The most down-to-earth idea is that proposed by John Latham, a scientist at the National Centre for Atmospheric Research in Colorado. He suggests that blasting tiny droplets of seawater into the air would stimulate the formation of highly reflective, low-lying marine cloud. Simulations suggest this would have a substantial cooling effect. The question is how to do it economically. Stephen Salter of the University of Edinburgh has designed an unmanned vessel which would produce these clouds using wind power. Just 50 vessels, he reckons, each costing a few million dollars and spraying around 10kg (22lb) of water per second, could cancel out a year's worth of global carbon-dioxide emissions—though another 50 vessels would be needed every year until carbon-dioxide emissions were under control.Interesting. Take some water vapor shoot it in the air and reduce the impact of glacier melting and hurricanes. Might even help bring rain to areas in droughts. I don't know if it will work, but for a couple of million dollars I would definitely like to see it tried.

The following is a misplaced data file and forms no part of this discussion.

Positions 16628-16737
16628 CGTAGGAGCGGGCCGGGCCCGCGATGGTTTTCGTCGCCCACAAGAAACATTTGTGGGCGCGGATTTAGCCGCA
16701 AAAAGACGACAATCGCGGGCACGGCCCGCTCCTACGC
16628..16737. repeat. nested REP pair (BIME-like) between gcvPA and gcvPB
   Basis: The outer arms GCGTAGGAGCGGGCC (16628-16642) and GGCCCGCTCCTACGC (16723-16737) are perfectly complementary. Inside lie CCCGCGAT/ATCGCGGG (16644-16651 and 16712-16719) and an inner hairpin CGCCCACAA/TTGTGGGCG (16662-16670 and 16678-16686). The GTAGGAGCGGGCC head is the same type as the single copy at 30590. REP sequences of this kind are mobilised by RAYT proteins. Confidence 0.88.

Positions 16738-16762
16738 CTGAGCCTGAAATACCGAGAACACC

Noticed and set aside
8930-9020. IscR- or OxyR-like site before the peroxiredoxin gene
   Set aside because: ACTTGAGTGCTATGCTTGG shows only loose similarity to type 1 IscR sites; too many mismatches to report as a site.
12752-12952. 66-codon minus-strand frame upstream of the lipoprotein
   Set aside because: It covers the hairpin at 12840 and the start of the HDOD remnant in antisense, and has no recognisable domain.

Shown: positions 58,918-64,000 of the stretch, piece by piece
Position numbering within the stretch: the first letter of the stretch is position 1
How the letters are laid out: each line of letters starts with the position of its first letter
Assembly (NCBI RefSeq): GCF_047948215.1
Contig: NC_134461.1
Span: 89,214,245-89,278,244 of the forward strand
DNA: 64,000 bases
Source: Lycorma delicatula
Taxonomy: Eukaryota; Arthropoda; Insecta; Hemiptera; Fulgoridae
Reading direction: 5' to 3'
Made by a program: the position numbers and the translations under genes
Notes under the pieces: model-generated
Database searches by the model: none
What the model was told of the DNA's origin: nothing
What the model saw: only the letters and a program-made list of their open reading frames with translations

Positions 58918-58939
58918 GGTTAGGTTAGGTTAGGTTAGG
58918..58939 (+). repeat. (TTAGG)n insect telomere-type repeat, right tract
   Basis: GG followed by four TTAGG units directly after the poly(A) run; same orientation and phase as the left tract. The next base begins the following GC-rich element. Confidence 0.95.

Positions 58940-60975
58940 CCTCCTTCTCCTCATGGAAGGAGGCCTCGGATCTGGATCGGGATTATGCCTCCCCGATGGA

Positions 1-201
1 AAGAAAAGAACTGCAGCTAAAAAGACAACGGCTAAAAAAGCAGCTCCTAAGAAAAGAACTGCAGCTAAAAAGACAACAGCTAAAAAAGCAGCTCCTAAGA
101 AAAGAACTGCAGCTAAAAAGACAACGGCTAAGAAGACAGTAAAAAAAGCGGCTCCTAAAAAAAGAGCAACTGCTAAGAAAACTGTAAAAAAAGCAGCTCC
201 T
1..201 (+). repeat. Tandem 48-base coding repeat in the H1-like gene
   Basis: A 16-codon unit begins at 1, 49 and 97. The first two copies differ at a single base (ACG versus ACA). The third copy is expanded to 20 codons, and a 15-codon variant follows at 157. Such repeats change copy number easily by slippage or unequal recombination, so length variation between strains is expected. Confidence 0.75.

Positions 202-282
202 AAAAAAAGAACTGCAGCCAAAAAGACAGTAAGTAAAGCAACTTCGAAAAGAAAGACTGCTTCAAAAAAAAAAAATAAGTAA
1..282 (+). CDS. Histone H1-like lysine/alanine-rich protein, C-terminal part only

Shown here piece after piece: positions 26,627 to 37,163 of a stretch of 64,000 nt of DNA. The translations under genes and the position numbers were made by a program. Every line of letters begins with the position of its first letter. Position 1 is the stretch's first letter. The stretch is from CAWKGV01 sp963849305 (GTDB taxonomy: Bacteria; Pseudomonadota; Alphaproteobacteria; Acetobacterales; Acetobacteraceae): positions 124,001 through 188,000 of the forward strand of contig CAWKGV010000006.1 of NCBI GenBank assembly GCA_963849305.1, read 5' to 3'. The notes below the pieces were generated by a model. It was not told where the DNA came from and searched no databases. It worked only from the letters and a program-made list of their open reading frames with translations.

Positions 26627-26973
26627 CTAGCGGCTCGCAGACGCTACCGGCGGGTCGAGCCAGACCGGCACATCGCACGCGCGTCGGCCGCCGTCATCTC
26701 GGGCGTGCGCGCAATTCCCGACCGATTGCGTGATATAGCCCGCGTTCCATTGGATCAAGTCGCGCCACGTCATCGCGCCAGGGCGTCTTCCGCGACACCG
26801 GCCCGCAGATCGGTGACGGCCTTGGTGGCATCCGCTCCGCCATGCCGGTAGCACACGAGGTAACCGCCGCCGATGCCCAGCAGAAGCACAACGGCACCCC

Dr Salter's ships would be much more precise than other geo-engineering schemes—“like an artist's paintbrush”, as he puts it. They could be deployed to the North Atlantic to cool the Greenland ice sheet during the northern summer and then migrate to Antarctica for the southern summer. Dr Caldeira even suggests that by cooling the sea, these ships could be used to combat hurricanes, since high sea-surface temperatures are linked to hurricane formation.
via The Economist and more info at New Scientist